60% Of People Have An Unknown Thyroid Disease—Find Out With An At-Home Test


Similar to in-office tests, at-home thyroid tests analyze your blood for levels of a myriad of biomarkers. Thyroid stimulating hormone (TSH) is the most common hormone measured by thyroid tests, although it’s not a hormone produced by the thyroid.

Instead TSH is produced by the pituitary gland and triggers the production of T3 and T4. TSH levels typically spike when T3 and T4 levels are low, indicating the body needs to produce more of these hormones (or vice versa). While the most affordable thyroid tests only look at the TSH, this biomarker does not provide a complete picture of your thyroid’s function.

Only looking at TSH assumes the body is operating normally and that no other issues are at play, which is a drastic oversimplification of the bodily process. In fact, a 2018 study2 found that screening for thyroid issues using a TSH test can actually miss hypothyroidism. Therefore, a normal TSH level does not ensure the thyroid is operating normally.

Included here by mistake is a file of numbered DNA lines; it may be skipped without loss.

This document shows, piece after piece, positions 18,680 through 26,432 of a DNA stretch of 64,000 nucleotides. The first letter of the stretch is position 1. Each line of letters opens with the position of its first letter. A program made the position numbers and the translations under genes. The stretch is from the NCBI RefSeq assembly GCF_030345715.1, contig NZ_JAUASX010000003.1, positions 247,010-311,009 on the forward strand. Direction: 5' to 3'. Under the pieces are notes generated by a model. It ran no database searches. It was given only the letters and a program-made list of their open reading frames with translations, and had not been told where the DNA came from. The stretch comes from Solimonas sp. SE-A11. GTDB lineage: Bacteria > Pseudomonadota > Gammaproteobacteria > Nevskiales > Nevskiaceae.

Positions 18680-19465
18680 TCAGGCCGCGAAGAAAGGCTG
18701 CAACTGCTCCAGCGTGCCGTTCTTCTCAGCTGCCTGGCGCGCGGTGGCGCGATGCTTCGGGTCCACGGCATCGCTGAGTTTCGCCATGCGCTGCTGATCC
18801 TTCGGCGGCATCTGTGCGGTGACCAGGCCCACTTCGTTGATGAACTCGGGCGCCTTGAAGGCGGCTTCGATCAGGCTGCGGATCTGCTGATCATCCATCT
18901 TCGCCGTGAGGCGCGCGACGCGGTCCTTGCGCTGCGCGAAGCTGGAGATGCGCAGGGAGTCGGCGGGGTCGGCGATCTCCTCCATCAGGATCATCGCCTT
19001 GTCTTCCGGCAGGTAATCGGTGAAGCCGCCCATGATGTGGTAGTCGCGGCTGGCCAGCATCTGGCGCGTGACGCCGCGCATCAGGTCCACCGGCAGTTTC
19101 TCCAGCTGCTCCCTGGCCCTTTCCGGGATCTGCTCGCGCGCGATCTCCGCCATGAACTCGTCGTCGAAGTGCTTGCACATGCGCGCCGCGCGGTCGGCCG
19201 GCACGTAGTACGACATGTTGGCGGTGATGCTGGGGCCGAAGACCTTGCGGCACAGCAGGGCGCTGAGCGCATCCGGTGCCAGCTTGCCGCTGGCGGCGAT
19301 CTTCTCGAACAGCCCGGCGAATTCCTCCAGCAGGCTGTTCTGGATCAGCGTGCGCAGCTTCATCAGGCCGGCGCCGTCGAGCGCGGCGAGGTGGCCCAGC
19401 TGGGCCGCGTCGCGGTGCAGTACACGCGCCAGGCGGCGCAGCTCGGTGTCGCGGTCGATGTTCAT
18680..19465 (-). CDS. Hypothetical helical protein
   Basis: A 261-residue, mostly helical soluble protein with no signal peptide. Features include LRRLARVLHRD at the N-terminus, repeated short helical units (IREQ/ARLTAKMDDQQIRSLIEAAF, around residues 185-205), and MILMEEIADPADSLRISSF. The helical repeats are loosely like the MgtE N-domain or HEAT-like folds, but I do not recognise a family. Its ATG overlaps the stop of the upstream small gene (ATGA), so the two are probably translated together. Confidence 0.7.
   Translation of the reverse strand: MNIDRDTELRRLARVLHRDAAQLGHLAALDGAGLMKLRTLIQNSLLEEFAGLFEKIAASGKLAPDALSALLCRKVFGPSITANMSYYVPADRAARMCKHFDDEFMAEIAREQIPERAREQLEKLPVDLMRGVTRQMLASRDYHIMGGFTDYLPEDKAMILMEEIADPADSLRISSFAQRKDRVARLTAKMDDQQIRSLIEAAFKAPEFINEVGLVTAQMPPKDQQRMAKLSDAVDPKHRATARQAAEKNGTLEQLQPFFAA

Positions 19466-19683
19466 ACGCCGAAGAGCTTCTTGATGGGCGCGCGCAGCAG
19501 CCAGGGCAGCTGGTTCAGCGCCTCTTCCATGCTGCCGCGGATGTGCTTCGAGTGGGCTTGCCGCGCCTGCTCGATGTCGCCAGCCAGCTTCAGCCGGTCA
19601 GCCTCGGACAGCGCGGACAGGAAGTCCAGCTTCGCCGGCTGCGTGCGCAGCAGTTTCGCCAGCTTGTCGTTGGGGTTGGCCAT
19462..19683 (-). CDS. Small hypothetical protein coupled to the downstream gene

The most comprehensive view of your thyroid’s function includes direct tests of T3 and T4 levels, as well as thyroid antibodies and Reverse T3 or rT3. As previously mentioned, the first two are hormones directly produced by the thyroid. When testing, you can look at either your total levels of the hormones or the free levels, which are written at FT3 and FT4 or free T3 and T4. These “free” hormones are not bound to thyroxine-binding globulin, and are considered highly sensitive assays that are better to identify disease.

While most of the tests on our list look at FT3 and FT4, only a handful also keep on eye on rT3. When the body converts T4 to T3, it creates rT3 or an inactive form of T3 in specific ratios. Occasionally, the body may be blocked from making T3, instead overproducing rT3. This metabolite acts like a brake on the thyroid’s function, slowing down metabolism. As a result, it kickstarts many of the same symptoms as hypothyroidism, including weight gain. Both illness and chronic stress3 have been tied to high rT3 levels—which means it’s another important test to consider when making your selection.


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